Don’t bother with basting, she says. Opening and closing the oven door so frequently will interrupt the cooking and let out any moisture that’s building up inside the oven or under the aluminum foil.
To season the turkey, Herrington uses fresh or dry herbs rubbed on the outside of the turkey with olive oil. Make sure your turkey (or chicken, if you’re cooking a smaller dinner this year) is fully thawed before seasoning it, she says.
Herrington likes to stuff the turkey with stuffing, but she recommends cooking it outside of the bird for first-time cooks. "Saute all of your aromatics (such as onion or shallot and celery) and warm up the broth on the side," she says. "Mix in the cubes of bread or cornbread last and then pour over the broth or stock." (She prefers to use a vegetable broth.)
Many cooks accidentally keep the stuffing in the oven a little too long because they are taking care of other last-minute dishes, so if your stuffing dries out while it’s in there, drizzle warm broth on top to remoisten. You also can cover it with aluminum foil to keep it from drying out.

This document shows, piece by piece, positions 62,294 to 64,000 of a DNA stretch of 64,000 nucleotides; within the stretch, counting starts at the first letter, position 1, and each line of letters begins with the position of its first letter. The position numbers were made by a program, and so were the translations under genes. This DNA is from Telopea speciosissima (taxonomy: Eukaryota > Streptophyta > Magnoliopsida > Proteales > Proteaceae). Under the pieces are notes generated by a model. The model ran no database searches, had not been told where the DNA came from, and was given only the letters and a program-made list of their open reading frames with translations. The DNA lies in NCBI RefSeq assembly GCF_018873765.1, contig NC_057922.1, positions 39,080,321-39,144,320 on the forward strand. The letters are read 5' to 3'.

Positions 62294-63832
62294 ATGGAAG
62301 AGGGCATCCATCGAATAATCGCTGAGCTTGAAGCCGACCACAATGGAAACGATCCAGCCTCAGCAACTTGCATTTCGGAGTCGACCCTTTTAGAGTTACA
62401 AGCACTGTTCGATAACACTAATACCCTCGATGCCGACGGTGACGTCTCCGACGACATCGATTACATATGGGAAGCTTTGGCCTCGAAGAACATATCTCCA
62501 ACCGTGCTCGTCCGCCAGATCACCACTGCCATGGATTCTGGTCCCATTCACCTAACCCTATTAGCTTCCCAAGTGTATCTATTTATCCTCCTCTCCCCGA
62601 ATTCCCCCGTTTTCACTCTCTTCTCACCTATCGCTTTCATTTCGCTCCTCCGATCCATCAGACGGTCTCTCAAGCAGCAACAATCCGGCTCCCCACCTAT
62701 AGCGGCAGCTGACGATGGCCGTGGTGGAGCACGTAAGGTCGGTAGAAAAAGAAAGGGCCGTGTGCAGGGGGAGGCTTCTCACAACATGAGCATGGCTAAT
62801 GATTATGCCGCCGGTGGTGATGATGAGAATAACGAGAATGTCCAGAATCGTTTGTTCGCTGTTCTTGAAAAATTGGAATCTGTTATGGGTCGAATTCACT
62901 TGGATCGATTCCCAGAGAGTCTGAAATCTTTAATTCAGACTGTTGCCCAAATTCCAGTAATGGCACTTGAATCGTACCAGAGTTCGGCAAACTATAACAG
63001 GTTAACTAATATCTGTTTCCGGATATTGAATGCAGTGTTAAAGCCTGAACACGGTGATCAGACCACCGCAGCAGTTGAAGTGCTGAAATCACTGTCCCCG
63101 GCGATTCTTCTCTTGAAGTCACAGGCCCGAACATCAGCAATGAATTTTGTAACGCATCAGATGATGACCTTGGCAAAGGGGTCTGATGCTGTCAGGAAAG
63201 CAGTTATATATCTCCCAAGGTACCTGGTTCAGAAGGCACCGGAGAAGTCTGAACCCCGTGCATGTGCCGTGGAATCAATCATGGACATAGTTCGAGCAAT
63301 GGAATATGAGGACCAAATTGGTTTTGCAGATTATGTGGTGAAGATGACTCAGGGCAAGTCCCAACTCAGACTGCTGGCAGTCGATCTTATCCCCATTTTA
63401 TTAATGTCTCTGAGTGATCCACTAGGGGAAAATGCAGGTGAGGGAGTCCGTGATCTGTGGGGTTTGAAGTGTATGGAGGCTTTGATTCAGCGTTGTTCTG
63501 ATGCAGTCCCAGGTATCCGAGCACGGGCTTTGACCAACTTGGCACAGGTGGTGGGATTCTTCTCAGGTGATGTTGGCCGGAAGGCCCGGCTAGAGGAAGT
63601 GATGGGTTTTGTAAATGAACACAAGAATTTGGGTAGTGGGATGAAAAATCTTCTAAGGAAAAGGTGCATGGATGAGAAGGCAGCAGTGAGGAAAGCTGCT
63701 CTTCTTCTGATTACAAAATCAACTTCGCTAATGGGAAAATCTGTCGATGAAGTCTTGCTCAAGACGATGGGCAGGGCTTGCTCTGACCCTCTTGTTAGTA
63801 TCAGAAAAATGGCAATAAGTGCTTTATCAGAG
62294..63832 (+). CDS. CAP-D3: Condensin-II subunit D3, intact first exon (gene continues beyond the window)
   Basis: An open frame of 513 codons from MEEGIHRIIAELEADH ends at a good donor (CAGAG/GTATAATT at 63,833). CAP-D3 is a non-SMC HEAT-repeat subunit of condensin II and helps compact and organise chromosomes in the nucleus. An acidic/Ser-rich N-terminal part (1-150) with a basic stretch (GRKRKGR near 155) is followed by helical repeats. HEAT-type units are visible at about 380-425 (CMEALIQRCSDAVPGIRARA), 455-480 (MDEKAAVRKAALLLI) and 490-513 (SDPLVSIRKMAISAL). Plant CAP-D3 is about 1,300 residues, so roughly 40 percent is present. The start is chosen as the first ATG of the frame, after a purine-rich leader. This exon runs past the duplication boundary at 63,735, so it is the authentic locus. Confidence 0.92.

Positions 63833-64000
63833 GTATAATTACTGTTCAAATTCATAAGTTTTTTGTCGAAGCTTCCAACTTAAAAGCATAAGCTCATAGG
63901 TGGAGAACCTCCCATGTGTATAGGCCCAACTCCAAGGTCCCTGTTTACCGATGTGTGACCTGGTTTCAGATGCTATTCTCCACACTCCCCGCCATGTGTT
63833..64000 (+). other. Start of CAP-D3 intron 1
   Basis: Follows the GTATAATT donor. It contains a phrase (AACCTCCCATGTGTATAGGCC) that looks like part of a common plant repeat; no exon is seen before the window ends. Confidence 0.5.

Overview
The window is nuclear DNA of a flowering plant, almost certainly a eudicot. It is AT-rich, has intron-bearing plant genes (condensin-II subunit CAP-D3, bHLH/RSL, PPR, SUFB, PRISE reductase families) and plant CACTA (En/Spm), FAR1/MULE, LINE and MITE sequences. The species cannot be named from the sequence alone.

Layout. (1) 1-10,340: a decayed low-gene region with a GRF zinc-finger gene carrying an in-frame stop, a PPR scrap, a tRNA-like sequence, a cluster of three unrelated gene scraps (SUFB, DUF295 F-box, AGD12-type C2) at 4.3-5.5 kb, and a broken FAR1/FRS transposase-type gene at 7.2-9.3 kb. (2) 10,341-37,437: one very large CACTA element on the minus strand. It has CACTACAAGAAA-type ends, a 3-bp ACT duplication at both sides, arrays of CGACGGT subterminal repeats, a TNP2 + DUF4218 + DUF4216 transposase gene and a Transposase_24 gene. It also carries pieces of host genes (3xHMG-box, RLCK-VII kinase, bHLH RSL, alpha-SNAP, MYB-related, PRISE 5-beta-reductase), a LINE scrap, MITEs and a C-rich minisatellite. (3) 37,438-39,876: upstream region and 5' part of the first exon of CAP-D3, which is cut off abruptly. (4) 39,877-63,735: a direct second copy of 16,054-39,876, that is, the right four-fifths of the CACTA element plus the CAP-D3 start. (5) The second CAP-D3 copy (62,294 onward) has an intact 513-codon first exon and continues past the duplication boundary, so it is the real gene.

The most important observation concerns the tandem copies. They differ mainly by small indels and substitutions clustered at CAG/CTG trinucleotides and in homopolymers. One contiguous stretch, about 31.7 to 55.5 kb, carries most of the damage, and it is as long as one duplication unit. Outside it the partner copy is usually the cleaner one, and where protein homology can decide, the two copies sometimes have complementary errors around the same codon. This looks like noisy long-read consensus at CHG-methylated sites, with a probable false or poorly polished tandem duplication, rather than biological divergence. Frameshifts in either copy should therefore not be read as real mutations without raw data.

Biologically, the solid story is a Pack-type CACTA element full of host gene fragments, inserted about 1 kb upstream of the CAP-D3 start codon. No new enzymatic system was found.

Many Thanksgiving side dishes can be made vegetarian or vegan easily, including the gravy. Herrington likes to make a savory mushroom gravy, which is full of umami and can be used by both meat-eaters and vegans. Start by sauteing shallots and garlic and then add a mix of fresh mushrooms until they soften. Deglaze the pan with a splash of red or white wine, vegetable stock and fresh thyme.
Thickening a gravy can intimidate new cooks, and you have two options: Flour or cornstarch. She prefers using cornstarch because then you don’t have to cook the flour in butter to make a roux, which is a little complicated for beginners.
Add about a tablespoon of cornstarch to about 1/2 cup cold water to make what is called a slurry. Add that slurry to the gravy base (aromatics and stock) and bring to a simmer.